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3/18/2010

What is your profession

This morning I had to fill out a form, asking the simple question 'Beruf Vater?' ('Father's profession?'). 7 centimeters of space were provided for the answer. I apologize for not being able to answer with just one word.  I will need about 600. Closest would be 'Designer'. 

I studied product Design for public space, and am therefore officially qualified as a Designer for public space. I write and publish about design and therefore often call myself a journalist. Most of my journalism is oral: it comes in the context of moderating or interviewing on stage. That makes me a moderator. But then again, Moderator is never a real profession, you qualify for public speaking because of things you do when you are not doing that. I teach in various design schools in Europe.

In the past (2002-2005) I was Dean of an architecture school. I taught architecture students even when I was studying design. So that makes me an teacher.

I founded an office that worked in the fields of design and architecture. Because our work was shown in an Architecture Institute at an early stage, we were most often called 'architects,' although we never drew a house or building. I have often been called a 'cityplanner' by others. I taught city planners and urban planners and interviewed a lot of them.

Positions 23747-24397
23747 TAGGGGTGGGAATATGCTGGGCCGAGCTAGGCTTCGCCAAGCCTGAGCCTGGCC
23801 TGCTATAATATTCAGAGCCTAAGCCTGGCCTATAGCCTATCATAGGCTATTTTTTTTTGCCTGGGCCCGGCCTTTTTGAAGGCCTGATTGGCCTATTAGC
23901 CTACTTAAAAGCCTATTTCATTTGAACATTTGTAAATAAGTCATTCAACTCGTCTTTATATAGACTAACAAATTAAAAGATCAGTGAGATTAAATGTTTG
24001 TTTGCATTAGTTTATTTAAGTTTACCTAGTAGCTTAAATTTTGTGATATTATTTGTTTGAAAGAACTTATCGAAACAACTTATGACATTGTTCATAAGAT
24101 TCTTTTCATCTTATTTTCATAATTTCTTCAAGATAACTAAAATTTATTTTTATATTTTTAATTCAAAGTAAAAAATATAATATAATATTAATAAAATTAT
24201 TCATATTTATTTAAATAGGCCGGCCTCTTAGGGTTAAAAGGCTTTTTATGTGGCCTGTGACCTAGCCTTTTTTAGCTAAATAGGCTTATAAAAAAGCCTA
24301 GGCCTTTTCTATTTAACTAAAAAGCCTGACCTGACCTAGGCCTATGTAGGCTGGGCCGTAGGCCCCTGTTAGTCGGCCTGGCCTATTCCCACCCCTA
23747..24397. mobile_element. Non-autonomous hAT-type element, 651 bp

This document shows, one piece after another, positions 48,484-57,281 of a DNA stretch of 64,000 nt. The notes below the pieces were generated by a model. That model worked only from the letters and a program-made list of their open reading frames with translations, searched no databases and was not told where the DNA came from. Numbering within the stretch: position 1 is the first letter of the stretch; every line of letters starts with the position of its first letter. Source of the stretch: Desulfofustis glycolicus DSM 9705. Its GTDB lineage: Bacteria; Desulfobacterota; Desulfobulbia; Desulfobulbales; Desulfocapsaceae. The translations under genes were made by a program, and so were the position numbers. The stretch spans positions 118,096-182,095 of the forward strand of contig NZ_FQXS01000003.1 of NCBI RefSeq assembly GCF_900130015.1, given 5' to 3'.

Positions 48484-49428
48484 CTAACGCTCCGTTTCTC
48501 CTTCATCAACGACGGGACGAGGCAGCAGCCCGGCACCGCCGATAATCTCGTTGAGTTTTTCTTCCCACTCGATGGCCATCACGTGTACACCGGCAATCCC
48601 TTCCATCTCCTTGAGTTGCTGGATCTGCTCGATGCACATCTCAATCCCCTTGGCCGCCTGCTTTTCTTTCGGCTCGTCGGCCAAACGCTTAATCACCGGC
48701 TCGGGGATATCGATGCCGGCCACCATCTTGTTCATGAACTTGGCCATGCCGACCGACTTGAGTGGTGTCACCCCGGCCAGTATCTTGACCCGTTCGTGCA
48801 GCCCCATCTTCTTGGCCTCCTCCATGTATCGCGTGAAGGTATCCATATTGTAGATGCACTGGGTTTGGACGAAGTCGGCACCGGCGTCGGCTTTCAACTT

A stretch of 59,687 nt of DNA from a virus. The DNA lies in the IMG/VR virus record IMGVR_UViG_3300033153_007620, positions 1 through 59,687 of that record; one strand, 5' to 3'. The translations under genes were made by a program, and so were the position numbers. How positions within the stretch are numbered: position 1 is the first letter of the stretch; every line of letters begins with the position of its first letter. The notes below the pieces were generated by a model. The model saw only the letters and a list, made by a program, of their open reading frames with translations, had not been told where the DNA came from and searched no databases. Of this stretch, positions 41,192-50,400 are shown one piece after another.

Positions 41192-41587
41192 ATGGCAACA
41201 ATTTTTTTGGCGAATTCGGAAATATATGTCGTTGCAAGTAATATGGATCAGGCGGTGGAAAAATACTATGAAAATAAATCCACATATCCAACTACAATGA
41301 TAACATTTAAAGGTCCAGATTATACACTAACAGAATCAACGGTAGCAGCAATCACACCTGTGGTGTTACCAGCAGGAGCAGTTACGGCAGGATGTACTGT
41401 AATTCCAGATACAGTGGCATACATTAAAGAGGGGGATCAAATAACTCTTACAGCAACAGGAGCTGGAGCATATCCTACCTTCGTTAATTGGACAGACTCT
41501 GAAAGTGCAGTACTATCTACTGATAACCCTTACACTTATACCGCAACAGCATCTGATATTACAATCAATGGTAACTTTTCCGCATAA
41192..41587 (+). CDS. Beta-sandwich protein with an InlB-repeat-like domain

At the start of my career I made maps to project my own vision of cities. I felt a cartographer for a while, but normally this is only a profession for those who have actually studied cartography. You could argue, however, that in the end it is still visual representation and thereby a form of graphic design. Of course I was often called a graphic designer. Some even said our office was a graphic design studio.

But where my companion did most of the city planning, I was more involved in the art world. Art in public space, to be precise. I never made any autonomous artworks, but I was very often called an artist. I never called myself an artist, and it might be the only profession I never wanted to be.

In my time at the design institute Premsela (1998-2002) I was a manager, or a program manager. The things I did in the daytime were often in the exact same field as my work in my designer and journalist days. When I later founded a design platform we called ourselves quarter-makers, a term used in the army to describe those who go into the field first to organize the earliest necessities. Instead of this term, we could also call ourselves initiators.

Recently I started getting more involved in innovation and Web 2.0. As if it were my fate, this led to another professional description. Recently I was introduced as a Web 2.0-specialist. I couldn't repress a smile, when somebody else said so, knowing this might be the 20th profession on my 'list.'

In recent times it has become much more normal to have more than one profession. In Twitter biographies people often call themselves: serial entrepreneur, designer, social media expert and DJ. Or writer, moderator, designer and initiator. That might be why I feel so at home in this domain. All the bold words in this text have once been used -and written- as descriptions of what I am. I have learned to live with them, although I honestly would prefer one word that says it all.